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By Venu Palaparthi
The Philadelphia CC outfield is just not your average cricket outfield. Sir Garfield Sobers, previous Philadelphia Cricket Festival Guest of Honor called the venue "amongst the finest he had seen anywhere in the world!" The hallowed turf has been mowed for 159 years.
Pic (Right and below): Shaun Pollock and Shiv Chanderpaul sign autographs at Philadelphia Cricket Festival [All pictures Courtesy of Paul Hensley, CC Morris Library]
If the spectacular ground, the storied pavilion and the splendid outfield were not enough of a feast for a cricket die-hard, there were two former Test captains walking around the venue, signing autographs and sharing their impressions of cricket.
Shiv Chanderpaul and Shaun Pollock were at the festival. The latter was this year’s guest of honor. As for Shiv Chanderpaul, the understated star just turned out for his Florida club, Sarasota CC.
West Haven CC probably never imagined that they would be in a final against a side whose lead batsman had scored 10,830 Test runs, 8,778 ODI runs and 21,951 First Class runs to date and continues to amass runs at every opportunity. I overheard someone say, “They will go back with stories to tell their mates about the time they played against Chanderpaul's team.”
Chanderpaul featured in a trademark inning - a risk-free and classy enterprise that achieved a strike rate of 150. Together with his partners Sreenath (27) and Nikunj Patel, he took his side from 11 for 1 to 53 for 2 and then onward to 101 before retiring after making 42 runs (off 28 balls). Some overs later, it was Nikunj’s turn to retire, also on 42, the score now reading 143 for 3. By the time the Sarasota innings ended, they had scored 164. In reply, West Haven CC folded on 84. Prasad Sahasrabudhe’s 35 from 29 balls was the best score for the visitors from Connecticut.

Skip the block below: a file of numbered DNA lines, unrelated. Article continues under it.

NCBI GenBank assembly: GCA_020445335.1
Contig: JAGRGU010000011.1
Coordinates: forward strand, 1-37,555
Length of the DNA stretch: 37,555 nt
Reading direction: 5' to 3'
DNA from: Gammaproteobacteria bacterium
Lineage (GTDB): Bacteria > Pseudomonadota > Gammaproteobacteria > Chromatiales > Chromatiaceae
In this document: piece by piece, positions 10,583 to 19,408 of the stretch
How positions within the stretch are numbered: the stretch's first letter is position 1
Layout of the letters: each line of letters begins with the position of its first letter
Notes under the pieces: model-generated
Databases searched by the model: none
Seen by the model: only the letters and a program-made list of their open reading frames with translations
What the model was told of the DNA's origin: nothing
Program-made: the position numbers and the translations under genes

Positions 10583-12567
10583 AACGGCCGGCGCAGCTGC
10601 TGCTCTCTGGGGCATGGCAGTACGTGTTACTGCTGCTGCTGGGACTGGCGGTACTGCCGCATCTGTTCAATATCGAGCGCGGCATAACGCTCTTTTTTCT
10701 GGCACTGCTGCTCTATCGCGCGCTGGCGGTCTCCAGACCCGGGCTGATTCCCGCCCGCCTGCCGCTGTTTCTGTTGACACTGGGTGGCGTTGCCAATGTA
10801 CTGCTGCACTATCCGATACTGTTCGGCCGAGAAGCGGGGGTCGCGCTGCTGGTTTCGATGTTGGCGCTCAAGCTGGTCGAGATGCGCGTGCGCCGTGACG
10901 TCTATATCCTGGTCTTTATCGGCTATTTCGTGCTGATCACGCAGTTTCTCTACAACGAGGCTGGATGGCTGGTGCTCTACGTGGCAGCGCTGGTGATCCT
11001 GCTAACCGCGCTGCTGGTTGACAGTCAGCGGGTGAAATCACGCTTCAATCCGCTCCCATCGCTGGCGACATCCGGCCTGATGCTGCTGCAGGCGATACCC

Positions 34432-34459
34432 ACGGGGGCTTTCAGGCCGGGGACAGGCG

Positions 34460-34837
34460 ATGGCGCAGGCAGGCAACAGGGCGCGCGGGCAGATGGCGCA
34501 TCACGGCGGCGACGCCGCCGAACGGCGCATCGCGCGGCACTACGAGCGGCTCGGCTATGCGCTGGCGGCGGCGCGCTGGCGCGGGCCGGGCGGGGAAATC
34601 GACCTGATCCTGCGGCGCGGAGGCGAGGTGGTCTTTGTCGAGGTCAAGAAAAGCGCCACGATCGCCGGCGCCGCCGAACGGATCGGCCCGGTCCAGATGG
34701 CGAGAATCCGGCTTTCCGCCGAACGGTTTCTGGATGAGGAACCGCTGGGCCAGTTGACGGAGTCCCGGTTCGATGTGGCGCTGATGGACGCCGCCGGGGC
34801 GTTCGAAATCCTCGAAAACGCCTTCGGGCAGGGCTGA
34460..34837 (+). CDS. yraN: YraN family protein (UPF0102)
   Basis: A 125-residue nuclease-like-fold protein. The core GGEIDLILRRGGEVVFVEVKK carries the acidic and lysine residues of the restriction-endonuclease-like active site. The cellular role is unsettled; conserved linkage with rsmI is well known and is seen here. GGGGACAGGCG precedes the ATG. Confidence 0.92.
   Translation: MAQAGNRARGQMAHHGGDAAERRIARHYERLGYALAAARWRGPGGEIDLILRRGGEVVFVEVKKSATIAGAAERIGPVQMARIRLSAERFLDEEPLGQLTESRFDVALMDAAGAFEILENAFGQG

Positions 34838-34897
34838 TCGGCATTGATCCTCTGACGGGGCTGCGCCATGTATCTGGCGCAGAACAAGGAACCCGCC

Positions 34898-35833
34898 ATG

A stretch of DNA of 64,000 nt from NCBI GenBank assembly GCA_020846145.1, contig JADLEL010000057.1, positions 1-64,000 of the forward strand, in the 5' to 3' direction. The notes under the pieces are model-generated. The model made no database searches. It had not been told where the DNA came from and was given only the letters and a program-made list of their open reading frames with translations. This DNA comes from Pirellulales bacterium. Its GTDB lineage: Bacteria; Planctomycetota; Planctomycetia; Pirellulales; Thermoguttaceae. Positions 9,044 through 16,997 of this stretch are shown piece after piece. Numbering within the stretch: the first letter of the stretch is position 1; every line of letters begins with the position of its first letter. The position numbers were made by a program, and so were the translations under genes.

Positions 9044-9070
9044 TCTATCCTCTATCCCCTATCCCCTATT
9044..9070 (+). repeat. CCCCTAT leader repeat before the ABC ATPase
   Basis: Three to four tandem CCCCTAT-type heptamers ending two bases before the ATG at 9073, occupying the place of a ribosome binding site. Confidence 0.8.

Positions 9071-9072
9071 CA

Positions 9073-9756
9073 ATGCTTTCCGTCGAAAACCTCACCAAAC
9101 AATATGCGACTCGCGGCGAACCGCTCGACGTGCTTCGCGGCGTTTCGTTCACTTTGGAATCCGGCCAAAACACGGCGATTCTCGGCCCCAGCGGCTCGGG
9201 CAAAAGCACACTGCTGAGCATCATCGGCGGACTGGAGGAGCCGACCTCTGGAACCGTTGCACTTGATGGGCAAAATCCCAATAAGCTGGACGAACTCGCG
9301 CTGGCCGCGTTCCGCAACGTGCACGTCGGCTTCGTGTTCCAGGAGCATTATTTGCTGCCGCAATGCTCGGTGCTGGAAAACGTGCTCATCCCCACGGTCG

Shaun Pollock was a consummate gentleman. The guest of honor more than made his presence felt. He played one game for each of the five host clubs at the tournament. When he was not playing, he was seen discussing the game with the spectators.
While in Philly, Pollock also made time for other sports - on May 3rd, he threw the first pitch in the Phillies baseball match against the Marlins. The next morning, on May 4th, Shaun played golf at the Merion Golf Club, which will be hosting the US Open next month, the fifth time in the club’s history. Historians will remember that the golf club was spun off from the Merion Cricket Club in 1896.
Spectators at the Philadelphia Cricket Club ground included the who's who of American cricket. The recipient of New Inning's 2011 Bart King Lifetime Achievement, and the grand old man of American cricket - Al Reeves was there. In a brief interaction with the author, Reeves spoke about Australia's tour of England in which Hedley Verity troubled Don Bradman in England. When I returned, I did a bit of research and realized he may have been talking about the 1934 series. Also present at the venue was USYCA’s Jamie Harrison and ACF's Mike Thomas. The two organizations had just announced a partnership the previous day. Lloyd Jodah was there discussing ACC's growth. CC Morris Library's Paul Hensley was busy taking pictures. Cricket novelists Ewart Rouse and Dr. Vikram Dravid were spotted signing books at the event. And Suresh Menon, Editor of Wisden India Almanack, was enjoying Chanderpaul's artistry. Deepak Katte of USACUA was taking in the game after officiating the morning game. Dr. Tahir Maqsood of GPCL was busy making plans for an end of season T20 event.
Postscript: For me personally, the trip was a memorable one. Ten years ago, I was passing by the area and stopped at the Philadelphia CC after seeing a sign for the club. This year, my club, the Amwell Valley CC, won the Wanderers trophy at the festival.
Sarasota CC poses with the trophy
Shaun Pollock joins spectators on the boundary line
Shaun Pollock poses with Mike Thomas of ACF and Al Reeves of BOCC